5 Common Mistakes in Building a Paywall, Explained by Example

I’m a big believer in paid online content. With the major shifts of increasing Adblock usage and declining online ad revenue, I think direct payments is the best option for publishers to not only stay profitable, but also produce better content overall. That being said, it’s not nearly as easy to get a paying user as one who views ads. The upside is that a paying user can generate at least 5–10X more revenue than an ad-monetized user (Facebook makes an average $16/year/user; imagine if instead they charged $5 or $10/month).

The trend toward direct payments is already in motion, as you’ve probably noticed with more and more sites putting up a paywall. For publishers to move away from ads and toward direct payments, the main consideration is the content strategy, which we’ve talked about in a previous post. The next key part is the user experience. And unfortunately, the UX of many paywalls I’ve seen online are likely driving away readers who are willing to pay. In this post, I’ll outline some of the major UX mistakes I see in digital paywalls. I’ll explain each point by giving live examples.

  1. Too many subscription options.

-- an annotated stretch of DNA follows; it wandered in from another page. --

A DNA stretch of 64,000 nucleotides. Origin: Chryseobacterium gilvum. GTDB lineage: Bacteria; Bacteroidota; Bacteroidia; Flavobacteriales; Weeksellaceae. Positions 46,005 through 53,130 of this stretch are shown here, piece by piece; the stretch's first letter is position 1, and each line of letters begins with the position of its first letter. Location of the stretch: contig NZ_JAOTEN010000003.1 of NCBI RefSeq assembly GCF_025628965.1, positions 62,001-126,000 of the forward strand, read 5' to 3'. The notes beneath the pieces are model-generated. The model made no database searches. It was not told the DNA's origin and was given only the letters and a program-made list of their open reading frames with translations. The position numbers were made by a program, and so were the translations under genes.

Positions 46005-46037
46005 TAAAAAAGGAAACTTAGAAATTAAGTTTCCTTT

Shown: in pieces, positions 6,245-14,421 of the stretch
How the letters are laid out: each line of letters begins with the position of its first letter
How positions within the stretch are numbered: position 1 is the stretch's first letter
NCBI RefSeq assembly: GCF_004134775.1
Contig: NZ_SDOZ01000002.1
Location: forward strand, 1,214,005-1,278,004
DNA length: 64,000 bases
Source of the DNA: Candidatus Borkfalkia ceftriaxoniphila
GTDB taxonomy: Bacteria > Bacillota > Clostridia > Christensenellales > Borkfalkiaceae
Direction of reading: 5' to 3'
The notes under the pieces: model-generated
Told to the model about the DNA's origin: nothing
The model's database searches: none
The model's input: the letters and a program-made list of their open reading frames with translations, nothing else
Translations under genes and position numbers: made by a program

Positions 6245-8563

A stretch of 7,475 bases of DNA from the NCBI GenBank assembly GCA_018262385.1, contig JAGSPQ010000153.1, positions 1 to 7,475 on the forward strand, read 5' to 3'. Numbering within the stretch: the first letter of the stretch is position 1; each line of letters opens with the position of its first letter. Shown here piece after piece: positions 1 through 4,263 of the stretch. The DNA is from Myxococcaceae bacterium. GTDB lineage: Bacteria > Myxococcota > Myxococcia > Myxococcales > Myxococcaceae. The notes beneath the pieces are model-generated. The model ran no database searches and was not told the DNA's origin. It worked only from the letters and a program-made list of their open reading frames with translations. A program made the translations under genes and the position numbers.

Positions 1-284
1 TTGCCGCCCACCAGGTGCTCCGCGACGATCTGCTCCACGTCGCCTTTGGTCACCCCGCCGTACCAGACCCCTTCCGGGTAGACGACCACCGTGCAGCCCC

Example: The Australian

The Australian Paywall

First of all, way too much information to process. There are 3 choices in the content you get, and each of these has 2 payment plans (which aren’t easy to understand), giving 6 total options. Reading through the plans just takes too much time for me to make a decision. I’ll probably forget what I was reading on their website and move on.

Too many choices is the most common problem I’ve found when hitting digital paywalls. The Australian is just one particularly bad example, with all it’s distracting text and pricing options. LATimes also gives excessive options, some having multiple prices:

LATimes Paywall

Solution: The Boston Globe

Boston Globe Paywall

It’s simple — one option, one price, one button. Now my only choice is whether to continue or not. If I really want the content, continuing has little friction. While I still don’t like the pricing scheme of $0.99 to start and then a higher price later, it’s nice to see only one number.

2. No content preview.

Example: Financial Times

Visit the homepage of Financial Times, and you’ll see dozens of the latest articles to read. Here’s just a preview above the fold, but below it, there’s at least another 40–50 articles to grab your interest.

Financial Times Homepage

The problem — when you click on any of the article links, you immediately get the sign up page (which also has too many options):

Financial Times Paywall